Public Wi-Fi - how risky is it?
FYI, this story is more than a year old
Businesses may be unaware of the risks involved when using public Wi-Fi, according to a new experiment conducted by F-Secure.
The security and privacy software firm says businesses must understand the risks involved and put protection measures in place.
F-Secure teamed up with three prominent UK politicians to hack their systems, in order to demonstrate that public networks open up a range of attack options for malicious hackers.
The team accessed one politician’s email account despite his strong password.
“Public Wi-Fi is inherently insecure. It took the team less than 30 minutes to hack all popular devices and, in some cases, it took less than five,” says Adam Smith, country manager, ANZ, F-Secure.
“The hackers collected detailed browsing history, VoIP phone calls, email accounts, all email history and contacts, online financial services, and social media accounts. Once an account has been hacked, it is relatively easy to access other accounts, such as Gmail and PayPal, as people tend to only use a couple of passwords. Cracking an email account is valuable because people often store other account and password details in their email.”
The team intercepted and recorded a Voice over IP phone call made by another politician from his hotel room, Smith says. They used technology freely available on the internet and easy to master.
A third politician was browsing the internet in a café when the ethical hackers sent her an email telling her to log back into her Facebook account. When she did so, the hacker obtained her login details and accessed her Facebook account.
“Accessing a Facebook account may seem trivial but a smart attacker knows that the information they can gain from Facebook is useful,” Smith says.
“For example, by knowing your interests, they can craft a phishing email that you are more likely to open. Alarmingly, some people use similar passwords for their Facebook account and, say, their PayPal account, which leaves them open to financial losses,” he says.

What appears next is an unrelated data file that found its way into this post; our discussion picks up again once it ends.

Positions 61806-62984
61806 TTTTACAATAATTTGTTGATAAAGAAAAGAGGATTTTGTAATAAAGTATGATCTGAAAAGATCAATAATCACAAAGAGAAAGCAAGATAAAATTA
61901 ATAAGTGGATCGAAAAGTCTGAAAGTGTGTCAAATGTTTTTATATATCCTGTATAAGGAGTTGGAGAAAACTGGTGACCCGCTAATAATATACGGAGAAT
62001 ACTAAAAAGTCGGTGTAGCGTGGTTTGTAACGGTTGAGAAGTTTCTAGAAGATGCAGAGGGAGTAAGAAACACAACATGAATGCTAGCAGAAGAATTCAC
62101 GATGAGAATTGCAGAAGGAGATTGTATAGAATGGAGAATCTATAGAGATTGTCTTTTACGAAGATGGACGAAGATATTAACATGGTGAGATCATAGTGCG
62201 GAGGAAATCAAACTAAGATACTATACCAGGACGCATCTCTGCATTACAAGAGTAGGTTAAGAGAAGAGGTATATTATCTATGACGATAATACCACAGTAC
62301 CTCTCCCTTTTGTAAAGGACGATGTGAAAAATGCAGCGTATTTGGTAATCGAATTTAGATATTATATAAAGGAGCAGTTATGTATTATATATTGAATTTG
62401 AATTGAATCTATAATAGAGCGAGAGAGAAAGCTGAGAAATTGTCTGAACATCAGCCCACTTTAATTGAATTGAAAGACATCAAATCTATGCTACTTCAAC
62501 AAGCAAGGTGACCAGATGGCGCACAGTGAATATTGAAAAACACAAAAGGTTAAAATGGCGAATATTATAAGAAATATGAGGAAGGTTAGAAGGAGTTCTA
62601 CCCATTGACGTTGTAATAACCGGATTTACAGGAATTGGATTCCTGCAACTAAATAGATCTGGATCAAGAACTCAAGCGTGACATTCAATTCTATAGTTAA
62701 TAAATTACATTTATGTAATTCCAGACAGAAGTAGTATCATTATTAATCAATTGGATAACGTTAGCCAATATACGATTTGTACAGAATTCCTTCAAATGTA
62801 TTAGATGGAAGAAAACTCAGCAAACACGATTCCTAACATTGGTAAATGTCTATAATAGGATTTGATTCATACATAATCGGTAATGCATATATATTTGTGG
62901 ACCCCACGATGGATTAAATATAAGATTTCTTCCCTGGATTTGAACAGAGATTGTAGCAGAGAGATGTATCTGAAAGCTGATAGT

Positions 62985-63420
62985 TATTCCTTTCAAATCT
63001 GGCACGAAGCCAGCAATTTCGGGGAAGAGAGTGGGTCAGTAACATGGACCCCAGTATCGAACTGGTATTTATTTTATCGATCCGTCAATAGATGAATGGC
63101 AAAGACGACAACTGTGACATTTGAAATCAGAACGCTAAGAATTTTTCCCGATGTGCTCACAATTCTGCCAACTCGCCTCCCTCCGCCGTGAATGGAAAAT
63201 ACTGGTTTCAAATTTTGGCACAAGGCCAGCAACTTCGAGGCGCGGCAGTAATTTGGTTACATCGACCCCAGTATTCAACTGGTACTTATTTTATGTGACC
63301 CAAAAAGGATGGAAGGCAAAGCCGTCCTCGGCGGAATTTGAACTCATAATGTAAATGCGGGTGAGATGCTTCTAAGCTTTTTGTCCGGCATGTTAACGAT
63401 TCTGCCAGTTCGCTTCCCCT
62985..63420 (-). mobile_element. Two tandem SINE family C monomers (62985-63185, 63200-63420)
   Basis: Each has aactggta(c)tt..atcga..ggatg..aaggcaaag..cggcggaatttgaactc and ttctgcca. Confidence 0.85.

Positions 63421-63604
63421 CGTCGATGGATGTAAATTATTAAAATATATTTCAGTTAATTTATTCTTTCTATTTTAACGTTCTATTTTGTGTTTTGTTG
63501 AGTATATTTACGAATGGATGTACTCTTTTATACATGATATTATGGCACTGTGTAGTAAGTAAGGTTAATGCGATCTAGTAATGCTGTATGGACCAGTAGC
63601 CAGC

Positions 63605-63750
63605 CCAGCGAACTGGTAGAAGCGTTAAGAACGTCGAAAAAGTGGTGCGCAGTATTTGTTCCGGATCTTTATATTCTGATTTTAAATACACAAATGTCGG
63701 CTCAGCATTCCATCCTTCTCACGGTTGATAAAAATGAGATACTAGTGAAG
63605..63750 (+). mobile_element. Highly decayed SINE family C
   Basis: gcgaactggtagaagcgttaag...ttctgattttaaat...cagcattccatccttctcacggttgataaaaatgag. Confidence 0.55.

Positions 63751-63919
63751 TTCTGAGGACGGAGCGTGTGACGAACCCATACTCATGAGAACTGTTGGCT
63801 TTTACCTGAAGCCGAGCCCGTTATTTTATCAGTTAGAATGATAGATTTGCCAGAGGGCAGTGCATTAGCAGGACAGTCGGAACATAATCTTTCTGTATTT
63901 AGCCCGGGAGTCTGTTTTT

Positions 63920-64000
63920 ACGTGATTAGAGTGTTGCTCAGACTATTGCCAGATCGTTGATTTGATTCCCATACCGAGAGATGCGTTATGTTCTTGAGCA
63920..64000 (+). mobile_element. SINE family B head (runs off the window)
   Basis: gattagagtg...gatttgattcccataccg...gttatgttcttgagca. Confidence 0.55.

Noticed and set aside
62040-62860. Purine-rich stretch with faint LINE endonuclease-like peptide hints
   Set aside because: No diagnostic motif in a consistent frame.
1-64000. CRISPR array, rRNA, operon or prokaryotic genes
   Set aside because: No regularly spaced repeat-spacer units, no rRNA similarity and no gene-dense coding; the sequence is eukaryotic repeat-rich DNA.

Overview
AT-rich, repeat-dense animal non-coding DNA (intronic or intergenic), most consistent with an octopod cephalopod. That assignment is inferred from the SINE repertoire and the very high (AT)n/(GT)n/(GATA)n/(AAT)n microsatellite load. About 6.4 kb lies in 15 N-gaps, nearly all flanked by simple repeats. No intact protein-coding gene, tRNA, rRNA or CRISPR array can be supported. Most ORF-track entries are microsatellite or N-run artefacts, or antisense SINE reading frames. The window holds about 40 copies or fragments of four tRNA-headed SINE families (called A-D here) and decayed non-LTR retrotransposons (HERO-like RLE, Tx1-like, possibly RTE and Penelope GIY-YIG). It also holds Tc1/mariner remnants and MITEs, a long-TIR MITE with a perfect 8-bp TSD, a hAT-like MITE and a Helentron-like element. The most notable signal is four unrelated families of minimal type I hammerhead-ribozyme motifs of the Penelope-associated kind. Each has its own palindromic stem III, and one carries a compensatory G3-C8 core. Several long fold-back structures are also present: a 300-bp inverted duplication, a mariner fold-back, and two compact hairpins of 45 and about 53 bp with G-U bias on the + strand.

“Once a hacker has accessed personal accounts, the next step is to use that information to access business emails and corporate networks. At this point the risk is no longer just personal; the person’s employer is now likely to be attacked.
Smith says despite the risks, people shouldn’t be feel afraid to use public Wi-Fi. “They should simply take steps to protect themselves and the companies they work for. I believe all businesses should mandate a security policy for employees using public Wi-Fi,” he says.
F-Secure has identified five tips to stay safe on public Wi-Fi:
1. Use a virtual private network (VPN). These can be downloaded as an app for phones and tablets. “F-Secure’s Freedome VPN encrypts all data travelling from the device to the network,” says Smith. “This means hackers can’t steal anything useful. Simply turning on the VPN gives users the best protection possible to stay safe over public Wi-Fi.”
2. Turn off sharing. If your device is set up for sharing, disable these settings before logging into a public Wi-Fi network.
3. Control your connections. Many devices are set up to automatically connect to wireless networks but you can turn this off. This protects you from malicious networks set up specifically to steal your information.
4. Use two-factor authentication. This type of authentication most commonly involves a code sent to your mobile phone so that a password alone is not sufficient to log into accounts such as email or banking.
5. Turn on your firewall and use anti-virus software. This monitors incoming and outgoing connections and can provide a first alert if your system is compromised.